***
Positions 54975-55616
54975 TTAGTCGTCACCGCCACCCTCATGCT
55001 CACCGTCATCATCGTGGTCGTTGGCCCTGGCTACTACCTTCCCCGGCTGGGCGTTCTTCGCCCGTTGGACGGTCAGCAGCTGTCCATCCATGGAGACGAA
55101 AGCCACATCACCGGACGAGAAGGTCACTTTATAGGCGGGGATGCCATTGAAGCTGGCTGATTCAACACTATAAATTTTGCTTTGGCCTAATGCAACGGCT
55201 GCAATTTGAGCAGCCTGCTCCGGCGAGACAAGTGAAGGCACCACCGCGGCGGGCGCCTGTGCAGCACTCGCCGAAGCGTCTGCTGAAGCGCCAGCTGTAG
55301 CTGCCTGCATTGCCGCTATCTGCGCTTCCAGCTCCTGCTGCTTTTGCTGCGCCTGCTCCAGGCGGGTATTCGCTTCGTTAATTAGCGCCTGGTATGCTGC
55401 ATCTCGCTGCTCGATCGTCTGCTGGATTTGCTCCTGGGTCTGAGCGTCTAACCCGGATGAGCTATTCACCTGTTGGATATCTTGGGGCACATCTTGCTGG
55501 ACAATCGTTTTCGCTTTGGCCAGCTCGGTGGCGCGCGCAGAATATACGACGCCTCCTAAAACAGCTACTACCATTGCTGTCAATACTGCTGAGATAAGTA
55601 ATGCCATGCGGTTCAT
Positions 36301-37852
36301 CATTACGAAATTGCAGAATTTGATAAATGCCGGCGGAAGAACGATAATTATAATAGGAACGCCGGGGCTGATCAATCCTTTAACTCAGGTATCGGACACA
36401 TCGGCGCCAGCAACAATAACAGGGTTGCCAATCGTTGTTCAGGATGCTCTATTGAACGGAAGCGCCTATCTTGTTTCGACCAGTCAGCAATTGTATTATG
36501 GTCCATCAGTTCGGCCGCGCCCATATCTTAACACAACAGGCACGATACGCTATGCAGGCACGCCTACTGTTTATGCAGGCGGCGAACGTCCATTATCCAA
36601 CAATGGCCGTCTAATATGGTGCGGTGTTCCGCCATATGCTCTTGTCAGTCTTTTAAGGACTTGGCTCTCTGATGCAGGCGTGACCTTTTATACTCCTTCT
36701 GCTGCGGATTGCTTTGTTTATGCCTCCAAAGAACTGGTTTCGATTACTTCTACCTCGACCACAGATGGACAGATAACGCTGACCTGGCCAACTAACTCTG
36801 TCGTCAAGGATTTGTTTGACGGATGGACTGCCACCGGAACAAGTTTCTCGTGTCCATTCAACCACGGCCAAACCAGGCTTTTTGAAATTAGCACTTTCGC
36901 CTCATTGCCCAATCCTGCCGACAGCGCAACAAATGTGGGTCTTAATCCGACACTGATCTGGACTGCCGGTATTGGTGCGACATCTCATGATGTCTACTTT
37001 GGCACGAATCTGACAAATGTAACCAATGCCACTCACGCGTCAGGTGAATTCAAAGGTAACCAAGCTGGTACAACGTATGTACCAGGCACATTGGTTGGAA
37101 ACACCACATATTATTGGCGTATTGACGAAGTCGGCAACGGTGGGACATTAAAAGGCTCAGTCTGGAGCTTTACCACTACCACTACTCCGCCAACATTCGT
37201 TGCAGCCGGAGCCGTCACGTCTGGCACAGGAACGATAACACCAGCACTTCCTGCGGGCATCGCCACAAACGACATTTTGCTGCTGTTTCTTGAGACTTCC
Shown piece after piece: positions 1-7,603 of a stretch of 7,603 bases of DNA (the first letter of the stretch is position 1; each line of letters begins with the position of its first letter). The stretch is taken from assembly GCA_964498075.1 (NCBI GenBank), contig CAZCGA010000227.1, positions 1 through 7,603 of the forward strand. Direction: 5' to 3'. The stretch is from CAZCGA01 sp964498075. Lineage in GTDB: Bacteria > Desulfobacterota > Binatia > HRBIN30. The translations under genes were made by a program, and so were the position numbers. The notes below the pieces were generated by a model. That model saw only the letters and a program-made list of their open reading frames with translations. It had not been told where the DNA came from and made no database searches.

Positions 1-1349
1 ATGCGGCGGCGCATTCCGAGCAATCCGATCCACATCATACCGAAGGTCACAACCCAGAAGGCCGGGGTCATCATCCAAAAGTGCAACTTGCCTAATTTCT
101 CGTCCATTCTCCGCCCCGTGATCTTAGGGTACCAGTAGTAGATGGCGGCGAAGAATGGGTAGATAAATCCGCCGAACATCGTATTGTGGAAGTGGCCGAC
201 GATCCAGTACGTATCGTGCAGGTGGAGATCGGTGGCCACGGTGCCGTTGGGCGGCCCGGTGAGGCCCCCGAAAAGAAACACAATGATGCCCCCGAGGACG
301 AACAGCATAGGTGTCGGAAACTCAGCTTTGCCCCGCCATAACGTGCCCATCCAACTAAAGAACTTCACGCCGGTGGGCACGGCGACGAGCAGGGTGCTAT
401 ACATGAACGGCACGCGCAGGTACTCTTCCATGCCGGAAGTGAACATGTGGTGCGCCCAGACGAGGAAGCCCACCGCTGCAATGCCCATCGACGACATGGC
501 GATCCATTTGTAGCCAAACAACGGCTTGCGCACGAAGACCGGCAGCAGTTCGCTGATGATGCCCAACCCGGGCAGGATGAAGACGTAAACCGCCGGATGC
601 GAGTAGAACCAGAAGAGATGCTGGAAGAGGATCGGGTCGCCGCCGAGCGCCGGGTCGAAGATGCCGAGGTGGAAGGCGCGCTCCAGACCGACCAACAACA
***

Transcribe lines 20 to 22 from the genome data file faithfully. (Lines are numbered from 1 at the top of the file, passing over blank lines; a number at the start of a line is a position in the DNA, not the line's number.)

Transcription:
37201 TGCAGCCGGAGCCGTCACGTCTGGCACAGGAACGATAACACCAGCACTTCCTGCGGGCATCGCCACAAACGACATTTTGCTGCTGTTTCTTGAGACTTCC
Shown piece after piece: positions 1-7,603 of a stretch of 7,603 bases of DNA (the first letter of the stretch is position 1; each line of letters begins with the position of its first letter). The stretch is taken from assembly GCA_964498075.1 (NCBI GenBank), contig CAZCGA010000227.1, positions 1 through 7,603 of the forward strand. Direction: 5' to 3'. The stretch is from CAZCGA01 sp964498075. Lineage in GTDB: Bacteria > Desulfobacterota > Binatia > HRBIN30. The translations under genes were made by a program, and so were the position numbers. The notes below the pieces were generated by a model. That model saw only the letters and a program-made list of their open reading frames with translations. It had not been told where the DNA came from and made no database searches.

Positions 1-1349